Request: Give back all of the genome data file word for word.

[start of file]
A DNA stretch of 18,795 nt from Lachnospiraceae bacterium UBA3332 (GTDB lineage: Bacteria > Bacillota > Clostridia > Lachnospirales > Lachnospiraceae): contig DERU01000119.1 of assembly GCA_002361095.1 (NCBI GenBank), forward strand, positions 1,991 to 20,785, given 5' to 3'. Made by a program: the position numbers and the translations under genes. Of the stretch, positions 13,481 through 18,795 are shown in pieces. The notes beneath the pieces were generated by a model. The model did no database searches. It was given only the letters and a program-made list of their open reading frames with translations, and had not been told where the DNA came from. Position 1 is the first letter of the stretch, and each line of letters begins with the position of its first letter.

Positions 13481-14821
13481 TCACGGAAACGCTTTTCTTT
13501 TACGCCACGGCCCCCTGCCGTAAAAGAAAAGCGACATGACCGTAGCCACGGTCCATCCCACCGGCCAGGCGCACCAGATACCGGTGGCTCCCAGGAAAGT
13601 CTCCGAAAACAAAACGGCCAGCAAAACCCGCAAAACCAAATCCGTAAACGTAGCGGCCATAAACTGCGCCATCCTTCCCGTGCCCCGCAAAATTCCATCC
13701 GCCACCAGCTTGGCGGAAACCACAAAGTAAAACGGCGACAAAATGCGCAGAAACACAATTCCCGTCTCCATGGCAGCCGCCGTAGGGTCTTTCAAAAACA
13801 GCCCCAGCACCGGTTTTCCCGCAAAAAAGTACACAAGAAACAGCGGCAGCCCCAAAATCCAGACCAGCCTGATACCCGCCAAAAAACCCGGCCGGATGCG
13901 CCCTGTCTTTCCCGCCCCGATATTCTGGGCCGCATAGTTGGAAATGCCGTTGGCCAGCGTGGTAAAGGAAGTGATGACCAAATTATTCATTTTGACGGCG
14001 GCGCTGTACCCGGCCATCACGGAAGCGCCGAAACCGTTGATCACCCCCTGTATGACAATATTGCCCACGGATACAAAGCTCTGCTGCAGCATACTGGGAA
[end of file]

A DNA stretch of 18,795 nt from Lachnospiraceae bacterium UBA3332 (GTDB lineage: Bacteria > Bacillota > Clostridia > Lachnospirales > Lachnospiraceae): contig DERU01000119.1 of assembly GCA_002361095.1 (NCBI GenBank), forward strand, positions 1,991 to 20,785, given 5' to 3'. Made by a program: the position numbers and the translations under genes. Of the stretch, positions 13,481 through 18,795 are shown in pieces. The notes beneath the pieces were generated by a model. The model did no database searches. It was given only the letters and a program-made list of their open reading frames with translations, and had not been told where the DNA came from. Position 1 is the first letter of the stretch, and each line of letters begins with the position of its first letter.

Positions 13481-14821
13481 TCACGGAAACGCTTTTCTTT
13501 TACGCCACGGCCCCCTGCCGTAAAAGAAAAGCGACATGACCGTAGCCACGGTCCATCCCACCGGCCAGGCGCACCAGATACCGGTGGCTCCCAGGAAAGT
13601 CTCCGAAAACAAAACGGCCAGCAAAACCCGCAAAACCAAATCCGTAAACGTAGCGGCCATAAACTGCGCCATCCTTCCCGTGCCCCGCAAAATTCCATCC
13701 GCCACCAGCTTGGCGGAAACCACAAAGTAAAACGGCGACAAAATGCGCAGAAACACAATTCCCGTCTCCATGGCAGCCGCCGTAGGGTCTTTCAAAAACA
13801 GCCCCAGCACCGGTTTTCCCGCAAAAAAGTACACAAGAAACAGCGGCAGCCCCAAAATCCAGACCAGCCTGATACCCGCCAAAAAACCCGGCCGGATGCG
13901 CCCTGTCTTTCCCGCCCCGATATTCTGGGCCGCATAGTTGGAAATGCCGTTGGCCAGCGTGGTAAAGGAAGTGATGACCAAATTATTCATTTTGACGGCG
14001 GCGCTGTACCCGGCCATCACGGAAGCGCCGAAACCGTTGATCACCCCCTGTATGACAATATTGCCCACGGATACAAAGCTCTGCTGCAGCATACTGGGAA